He was trying to convince me to run the cinema because I’d managed to pack it out. Instead I said, ‘Rent me the cinema and I’ll make a film here.’ I had no idea what I was going to make, but I took it for a year. I didn’t run it, I just rented it from him. Then, of course, I forgot all about it. It was my producer who reminded me in the last month that I had it, and he asked what I wanted to do with it.

So I wrote just one page, that was basically just a short piece of poetry, and had a thought of screening Dragon Inn on the final day. It was after that I wrote the film and acquired the rights to the King Hu, then shot it over the last ten days – four shots a day. It’s a film that deals with memories. The memories of that cinema became the memories of cinema.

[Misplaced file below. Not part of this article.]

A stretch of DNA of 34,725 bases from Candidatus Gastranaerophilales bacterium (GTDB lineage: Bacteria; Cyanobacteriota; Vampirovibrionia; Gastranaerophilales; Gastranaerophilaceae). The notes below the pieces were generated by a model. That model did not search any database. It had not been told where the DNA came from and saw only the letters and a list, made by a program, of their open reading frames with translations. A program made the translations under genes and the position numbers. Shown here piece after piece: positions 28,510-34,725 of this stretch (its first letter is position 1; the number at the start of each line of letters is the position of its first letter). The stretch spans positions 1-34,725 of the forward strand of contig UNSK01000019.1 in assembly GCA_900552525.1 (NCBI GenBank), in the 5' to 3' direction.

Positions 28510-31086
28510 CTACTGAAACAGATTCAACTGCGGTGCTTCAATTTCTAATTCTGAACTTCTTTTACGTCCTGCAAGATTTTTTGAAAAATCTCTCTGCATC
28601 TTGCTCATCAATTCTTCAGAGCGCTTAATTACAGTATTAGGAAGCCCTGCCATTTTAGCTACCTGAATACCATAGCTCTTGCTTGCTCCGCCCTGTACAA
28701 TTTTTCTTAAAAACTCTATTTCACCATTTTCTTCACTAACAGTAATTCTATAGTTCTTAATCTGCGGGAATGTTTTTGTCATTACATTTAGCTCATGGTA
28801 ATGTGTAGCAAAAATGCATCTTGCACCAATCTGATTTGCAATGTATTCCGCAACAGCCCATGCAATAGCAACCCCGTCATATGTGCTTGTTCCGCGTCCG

Interview by Matthew Thrift, bfi.org.uk, April 2019

Lights in the Dark

As a singularly self-infatuated medium, almost as soon as cinema learned to walk, it toddled to the mirror and, with its first self-regarding gaze, reflected upon the means and methods of its own exhibition and reception. For about the first half of its life to date, ‘the cinema’ referred to both an artform and to the venue where that artform was, during that period, exclusively displayed, and in very little time the former was being used to contemplate the latter. Take D.W. Griffith’s short Those Awful Hats (1909), in which the sightlines of an audience attending a melodrama screening are violated by a parade of patrons wearing ostentatious top hats and millinery, the illusion of a film projection achieved through double printing and a travelling matte.